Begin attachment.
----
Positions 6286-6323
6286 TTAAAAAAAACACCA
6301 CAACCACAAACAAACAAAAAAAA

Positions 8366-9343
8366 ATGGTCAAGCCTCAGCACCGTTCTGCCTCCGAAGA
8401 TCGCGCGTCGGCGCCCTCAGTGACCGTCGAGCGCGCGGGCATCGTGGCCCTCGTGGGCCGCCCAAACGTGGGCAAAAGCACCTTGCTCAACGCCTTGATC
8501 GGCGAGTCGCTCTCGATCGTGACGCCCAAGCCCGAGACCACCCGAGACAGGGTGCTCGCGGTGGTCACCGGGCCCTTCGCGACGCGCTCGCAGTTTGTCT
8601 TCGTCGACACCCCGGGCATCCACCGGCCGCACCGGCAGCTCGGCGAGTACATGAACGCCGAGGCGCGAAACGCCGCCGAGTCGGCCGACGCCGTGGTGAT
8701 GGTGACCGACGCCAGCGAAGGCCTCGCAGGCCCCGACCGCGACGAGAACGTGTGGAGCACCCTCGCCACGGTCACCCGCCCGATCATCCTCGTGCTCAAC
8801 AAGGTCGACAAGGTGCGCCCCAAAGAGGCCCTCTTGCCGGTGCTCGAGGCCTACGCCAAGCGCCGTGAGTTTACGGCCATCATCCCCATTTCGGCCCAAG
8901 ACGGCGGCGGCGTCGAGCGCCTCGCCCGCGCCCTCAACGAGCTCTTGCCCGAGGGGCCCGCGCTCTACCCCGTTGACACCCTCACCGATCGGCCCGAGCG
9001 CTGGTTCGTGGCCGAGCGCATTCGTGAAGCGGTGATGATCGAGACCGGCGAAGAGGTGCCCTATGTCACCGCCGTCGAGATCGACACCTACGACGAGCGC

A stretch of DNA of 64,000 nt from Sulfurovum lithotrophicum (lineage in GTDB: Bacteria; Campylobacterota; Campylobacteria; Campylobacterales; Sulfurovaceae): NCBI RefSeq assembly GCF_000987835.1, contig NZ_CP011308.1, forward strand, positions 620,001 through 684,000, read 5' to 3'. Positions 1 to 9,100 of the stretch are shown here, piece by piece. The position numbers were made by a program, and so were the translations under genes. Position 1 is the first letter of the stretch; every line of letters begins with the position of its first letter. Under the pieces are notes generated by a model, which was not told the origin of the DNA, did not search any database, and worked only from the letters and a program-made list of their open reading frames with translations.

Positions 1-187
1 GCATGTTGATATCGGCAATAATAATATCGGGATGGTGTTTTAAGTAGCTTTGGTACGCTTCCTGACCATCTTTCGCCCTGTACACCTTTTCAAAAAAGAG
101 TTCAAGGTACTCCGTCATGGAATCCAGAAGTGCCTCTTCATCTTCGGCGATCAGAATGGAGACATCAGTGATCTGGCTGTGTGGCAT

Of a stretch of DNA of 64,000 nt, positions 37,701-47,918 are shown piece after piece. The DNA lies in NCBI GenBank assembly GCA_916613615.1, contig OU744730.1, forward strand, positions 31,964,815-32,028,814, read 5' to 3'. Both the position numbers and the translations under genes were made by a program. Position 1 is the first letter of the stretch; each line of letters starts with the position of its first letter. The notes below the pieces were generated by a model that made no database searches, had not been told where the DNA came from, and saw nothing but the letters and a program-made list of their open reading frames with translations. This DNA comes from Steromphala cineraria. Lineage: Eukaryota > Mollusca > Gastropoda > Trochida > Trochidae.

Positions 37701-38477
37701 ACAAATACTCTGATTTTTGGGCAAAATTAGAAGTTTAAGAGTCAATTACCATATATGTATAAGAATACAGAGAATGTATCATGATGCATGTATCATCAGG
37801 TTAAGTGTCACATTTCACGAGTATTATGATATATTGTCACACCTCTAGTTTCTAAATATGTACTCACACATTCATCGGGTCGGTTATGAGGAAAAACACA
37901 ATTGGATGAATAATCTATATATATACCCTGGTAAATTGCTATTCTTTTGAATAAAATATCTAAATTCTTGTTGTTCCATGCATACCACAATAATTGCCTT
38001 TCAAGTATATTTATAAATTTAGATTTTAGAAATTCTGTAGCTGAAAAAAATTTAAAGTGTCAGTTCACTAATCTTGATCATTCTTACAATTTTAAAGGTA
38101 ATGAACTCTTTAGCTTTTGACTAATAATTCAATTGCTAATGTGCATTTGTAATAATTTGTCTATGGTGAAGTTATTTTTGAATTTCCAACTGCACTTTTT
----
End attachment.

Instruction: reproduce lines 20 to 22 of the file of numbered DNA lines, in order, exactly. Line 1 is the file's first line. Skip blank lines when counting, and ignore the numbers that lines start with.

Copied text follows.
37801 TTAAGTGTCACATTTCACGAGTATTATGATATATTGTCACACCTCTAGTTTCTAAATATGTACTCACACATTCATCGGGTCGGTTATGAGGAAAAACACA
37901 ATTGGATGAATAATCTATATATATACCCTGGTAAATTGCTATTCTTTTGAATAAAATATCTAAATTCTTGTTGTTCCATGCATACCACAATAATTGCCTT
38001 TCAAGTATATTTATAAATTTAGATTTTAGAAATTCTGTAGCTGAAAAAAATTTAAAGTGTCAGTTCACTAATCTTGATCATTCTTACAATTTTAAAGGTA